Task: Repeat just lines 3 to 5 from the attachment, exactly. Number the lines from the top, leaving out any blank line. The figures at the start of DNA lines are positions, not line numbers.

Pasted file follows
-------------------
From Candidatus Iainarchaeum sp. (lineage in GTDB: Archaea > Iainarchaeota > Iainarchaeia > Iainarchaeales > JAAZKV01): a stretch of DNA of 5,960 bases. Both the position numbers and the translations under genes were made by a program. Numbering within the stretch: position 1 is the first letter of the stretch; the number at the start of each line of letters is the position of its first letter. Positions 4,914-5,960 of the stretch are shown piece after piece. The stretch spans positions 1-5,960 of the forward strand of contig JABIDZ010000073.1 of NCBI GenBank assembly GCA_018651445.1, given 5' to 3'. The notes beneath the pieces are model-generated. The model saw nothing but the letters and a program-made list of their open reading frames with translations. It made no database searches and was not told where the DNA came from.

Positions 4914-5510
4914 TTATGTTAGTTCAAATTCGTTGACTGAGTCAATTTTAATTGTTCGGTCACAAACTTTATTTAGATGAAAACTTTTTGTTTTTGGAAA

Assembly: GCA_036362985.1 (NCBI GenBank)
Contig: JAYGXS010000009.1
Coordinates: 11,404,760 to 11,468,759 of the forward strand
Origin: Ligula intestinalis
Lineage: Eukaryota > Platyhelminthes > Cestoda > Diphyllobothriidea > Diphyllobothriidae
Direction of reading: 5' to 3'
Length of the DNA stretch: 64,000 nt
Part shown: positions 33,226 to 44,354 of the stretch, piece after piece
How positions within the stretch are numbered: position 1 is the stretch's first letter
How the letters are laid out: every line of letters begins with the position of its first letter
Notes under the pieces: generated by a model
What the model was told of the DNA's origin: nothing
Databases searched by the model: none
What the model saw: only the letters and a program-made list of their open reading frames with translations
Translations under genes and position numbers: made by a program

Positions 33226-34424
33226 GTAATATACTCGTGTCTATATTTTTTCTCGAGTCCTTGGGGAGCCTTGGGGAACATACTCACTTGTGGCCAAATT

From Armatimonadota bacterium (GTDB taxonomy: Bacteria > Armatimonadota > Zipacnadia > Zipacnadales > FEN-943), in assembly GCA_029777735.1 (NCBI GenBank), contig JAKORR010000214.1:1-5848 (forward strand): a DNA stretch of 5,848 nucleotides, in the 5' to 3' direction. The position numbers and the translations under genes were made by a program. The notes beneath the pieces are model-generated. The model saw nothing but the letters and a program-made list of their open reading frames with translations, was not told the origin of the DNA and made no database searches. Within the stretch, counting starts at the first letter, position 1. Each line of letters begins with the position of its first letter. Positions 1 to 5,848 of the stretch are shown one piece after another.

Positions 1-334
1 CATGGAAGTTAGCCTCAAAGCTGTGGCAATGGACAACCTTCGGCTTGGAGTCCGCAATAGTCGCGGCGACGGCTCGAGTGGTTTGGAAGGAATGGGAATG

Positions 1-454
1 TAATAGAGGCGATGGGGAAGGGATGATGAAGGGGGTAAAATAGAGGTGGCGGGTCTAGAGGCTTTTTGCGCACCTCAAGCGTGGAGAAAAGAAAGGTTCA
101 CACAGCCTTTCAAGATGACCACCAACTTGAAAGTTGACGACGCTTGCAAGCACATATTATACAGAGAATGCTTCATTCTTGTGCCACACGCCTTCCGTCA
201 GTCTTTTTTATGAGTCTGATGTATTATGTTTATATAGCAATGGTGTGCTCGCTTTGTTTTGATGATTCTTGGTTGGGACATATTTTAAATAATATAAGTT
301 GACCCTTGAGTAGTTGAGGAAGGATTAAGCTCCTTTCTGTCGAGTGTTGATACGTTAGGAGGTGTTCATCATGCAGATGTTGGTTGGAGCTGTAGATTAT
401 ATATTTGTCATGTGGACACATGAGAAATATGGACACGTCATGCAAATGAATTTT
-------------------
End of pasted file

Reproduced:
4914 TTATGTTAGTTCAAATTCGTTGACTGAGTCAATTTTAATTGTTCGGTCACAAACTTTATTTAGATGAAAACTTTTTGTTTTTGGAAA

Assembly: GCA_036362985.1 (NCBI GenBank)
Contig: JAYGXS010000009.1